So the dispute resolution process in the banking sector over RBS's mistreatment of small businesses has taken too long and cost too much money. That is, perhaps, nothing new and the proposal to conduct a review must be welcomed.

My advice to the people carrying out the independent study is to look at the tsunami that hit the Construction sector at the end of the 1990s. Why not try adjudication? It's fast (28/42 days) and far less expensive with no nasty costs orders. And the courts enforce the decisions quickly. It works.

Yes, the introduction of adjudication into 'construction contracts' was controversial and hotly debated, with some eminent practitioners penning a series of essays condemning the idea. The title of the collection was, "Reform: A Plea for Sanity" and you can probably find signed copies these days on Ebay. I have one in my garage somewhere.

But prior to its introduction dispute resolution in the construction sector was summed up by another eminent practitioner as being akin to "death by lever-arch file".  The process took far too long (literally years) and cost far too much. To many it was a 'rich man's' luxury. The process worked for the few, not the many (to misquote a current political mantra).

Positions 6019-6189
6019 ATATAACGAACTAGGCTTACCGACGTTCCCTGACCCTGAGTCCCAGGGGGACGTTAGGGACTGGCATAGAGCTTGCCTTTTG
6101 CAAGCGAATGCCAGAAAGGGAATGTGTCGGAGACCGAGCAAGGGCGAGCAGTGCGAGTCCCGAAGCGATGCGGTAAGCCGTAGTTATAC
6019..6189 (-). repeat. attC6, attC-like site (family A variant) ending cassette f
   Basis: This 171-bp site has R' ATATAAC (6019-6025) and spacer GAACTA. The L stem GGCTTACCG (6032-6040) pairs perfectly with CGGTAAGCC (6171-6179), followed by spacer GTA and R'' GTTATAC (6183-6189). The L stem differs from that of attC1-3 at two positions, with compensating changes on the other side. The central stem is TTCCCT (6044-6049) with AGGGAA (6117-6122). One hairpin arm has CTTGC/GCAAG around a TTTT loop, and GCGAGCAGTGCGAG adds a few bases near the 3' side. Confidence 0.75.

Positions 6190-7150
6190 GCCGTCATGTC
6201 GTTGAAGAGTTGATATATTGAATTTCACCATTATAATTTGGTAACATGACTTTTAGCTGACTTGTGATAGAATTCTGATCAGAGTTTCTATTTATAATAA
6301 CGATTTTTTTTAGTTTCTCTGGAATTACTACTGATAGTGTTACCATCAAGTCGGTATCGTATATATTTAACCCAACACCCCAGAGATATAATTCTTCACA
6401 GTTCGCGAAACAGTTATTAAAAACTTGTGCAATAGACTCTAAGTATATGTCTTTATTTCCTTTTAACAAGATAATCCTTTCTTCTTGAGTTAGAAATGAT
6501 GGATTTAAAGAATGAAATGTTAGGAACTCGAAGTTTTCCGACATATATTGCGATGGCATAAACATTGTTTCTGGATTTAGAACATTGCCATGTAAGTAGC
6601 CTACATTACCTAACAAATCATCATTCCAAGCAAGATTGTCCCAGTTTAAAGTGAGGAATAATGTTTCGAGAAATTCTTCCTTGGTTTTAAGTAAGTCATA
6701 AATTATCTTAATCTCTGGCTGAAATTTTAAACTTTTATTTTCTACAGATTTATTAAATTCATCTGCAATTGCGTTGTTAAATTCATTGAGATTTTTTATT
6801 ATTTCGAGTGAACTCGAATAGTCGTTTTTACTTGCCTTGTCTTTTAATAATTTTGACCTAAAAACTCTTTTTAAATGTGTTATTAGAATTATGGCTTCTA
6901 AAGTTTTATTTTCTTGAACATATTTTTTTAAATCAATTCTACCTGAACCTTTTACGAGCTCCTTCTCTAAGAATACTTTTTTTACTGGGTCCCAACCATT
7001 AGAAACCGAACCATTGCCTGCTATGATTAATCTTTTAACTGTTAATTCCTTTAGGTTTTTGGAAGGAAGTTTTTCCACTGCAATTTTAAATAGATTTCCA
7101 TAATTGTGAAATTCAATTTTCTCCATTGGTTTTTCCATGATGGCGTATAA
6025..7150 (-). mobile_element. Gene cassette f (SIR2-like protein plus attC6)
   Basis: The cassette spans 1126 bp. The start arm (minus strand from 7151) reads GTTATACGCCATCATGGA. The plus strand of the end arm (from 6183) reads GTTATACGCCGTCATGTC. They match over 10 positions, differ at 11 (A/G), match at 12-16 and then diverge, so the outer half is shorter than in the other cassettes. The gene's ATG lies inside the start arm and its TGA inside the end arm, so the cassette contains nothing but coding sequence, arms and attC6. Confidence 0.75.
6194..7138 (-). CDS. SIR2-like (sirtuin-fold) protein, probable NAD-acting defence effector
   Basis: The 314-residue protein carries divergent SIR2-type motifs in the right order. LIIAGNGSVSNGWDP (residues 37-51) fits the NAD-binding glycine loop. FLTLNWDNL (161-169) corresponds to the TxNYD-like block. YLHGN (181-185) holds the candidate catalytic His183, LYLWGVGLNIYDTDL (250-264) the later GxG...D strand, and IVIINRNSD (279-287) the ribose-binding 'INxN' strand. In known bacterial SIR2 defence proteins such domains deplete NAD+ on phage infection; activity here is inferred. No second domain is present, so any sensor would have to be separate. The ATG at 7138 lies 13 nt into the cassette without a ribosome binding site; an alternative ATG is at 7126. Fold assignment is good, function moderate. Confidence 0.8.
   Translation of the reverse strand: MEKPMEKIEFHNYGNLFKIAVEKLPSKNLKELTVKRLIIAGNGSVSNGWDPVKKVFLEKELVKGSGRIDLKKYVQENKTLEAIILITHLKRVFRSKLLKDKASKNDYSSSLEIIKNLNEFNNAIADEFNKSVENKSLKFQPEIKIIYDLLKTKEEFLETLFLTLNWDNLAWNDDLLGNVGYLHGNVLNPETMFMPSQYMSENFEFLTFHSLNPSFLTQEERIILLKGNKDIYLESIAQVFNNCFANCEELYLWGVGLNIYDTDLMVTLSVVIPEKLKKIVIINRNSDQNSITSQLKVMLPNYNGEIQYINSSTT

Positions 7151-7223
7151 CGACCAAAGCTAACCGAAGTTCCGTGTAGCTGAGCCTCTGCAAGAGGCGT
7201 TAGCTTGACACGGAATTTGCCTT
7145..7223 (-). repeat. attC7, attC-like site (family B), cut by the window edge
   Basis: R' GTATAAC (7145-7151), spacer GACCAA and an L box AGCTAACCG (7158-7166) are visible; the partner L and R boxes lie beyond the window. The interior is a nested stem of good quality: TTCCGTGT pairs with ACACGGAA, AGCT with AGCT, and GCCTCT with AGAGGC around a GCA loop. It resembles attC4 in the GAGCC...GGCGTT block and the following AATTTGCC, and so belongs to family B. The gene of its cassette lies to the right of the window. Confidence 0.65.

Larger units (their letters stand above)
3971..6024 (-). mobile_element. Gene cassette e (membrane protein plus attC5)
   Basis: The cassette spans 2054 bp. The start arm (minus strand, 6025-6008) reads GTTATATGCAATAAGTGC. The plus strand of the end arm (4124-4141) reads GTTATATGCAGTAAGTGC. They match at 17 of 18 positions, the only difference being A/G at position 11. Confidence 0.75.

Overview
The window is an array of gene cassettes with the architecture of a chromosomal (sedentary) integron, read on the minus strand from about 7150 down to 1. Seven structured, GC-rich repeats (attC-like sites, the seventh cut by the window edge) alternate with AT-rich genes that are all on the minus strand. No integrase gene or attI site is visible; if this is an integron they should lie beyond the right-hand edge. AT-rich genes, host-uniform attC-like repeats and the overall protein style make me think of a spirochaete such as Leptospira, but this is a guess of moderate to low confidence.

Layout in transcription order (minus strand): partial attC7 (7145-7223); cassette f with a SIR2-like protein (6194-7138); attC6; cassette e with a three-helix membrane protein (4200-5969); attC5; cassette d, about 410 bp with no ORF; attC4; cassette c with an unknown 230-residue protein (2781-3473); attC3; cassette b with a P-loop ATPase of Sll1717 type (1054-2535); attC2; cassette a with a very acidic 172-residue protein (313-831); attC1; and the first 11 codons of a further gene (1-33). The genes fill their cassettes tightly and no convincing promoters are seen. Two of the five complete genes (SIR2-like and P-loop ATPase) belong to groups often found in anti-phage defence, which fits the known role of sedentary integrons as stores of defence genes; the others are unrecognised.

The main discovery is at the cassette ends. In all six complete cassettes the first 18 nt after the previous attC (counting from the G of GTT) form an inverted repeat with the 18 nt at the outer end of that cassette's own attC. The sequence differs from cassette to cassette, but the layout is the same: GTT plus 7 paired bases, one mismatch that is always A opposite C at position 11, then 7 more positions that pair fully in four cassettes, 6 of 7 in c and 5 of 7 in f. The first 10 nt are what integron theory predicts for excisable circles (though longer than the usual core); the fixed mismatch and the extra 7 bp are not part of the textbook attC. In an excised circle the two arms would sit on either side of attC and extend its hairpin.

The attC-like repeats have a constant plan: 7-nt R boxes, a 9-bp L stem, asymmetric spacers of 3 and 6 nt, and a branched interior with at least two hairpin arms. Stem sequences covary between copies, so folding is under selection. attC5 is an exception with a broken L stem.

The 1st of May 2018 marks the 20th anniversary of the industry's adoption of adjudication. It is not perfect and it has its detractors. However, I challenge anyone to argue rationally that adjudication has failed the industry and we should return to the 'good old days'. In any case, death by "lever-arch file" is still available to disputing parties although the many court reforms that have been introduced make the litigation process a bit more like "death by ring-binder".

In conclusion, I do hope this independent review body will make contact with the Construction sector to find out how adjudication can help the banking sector.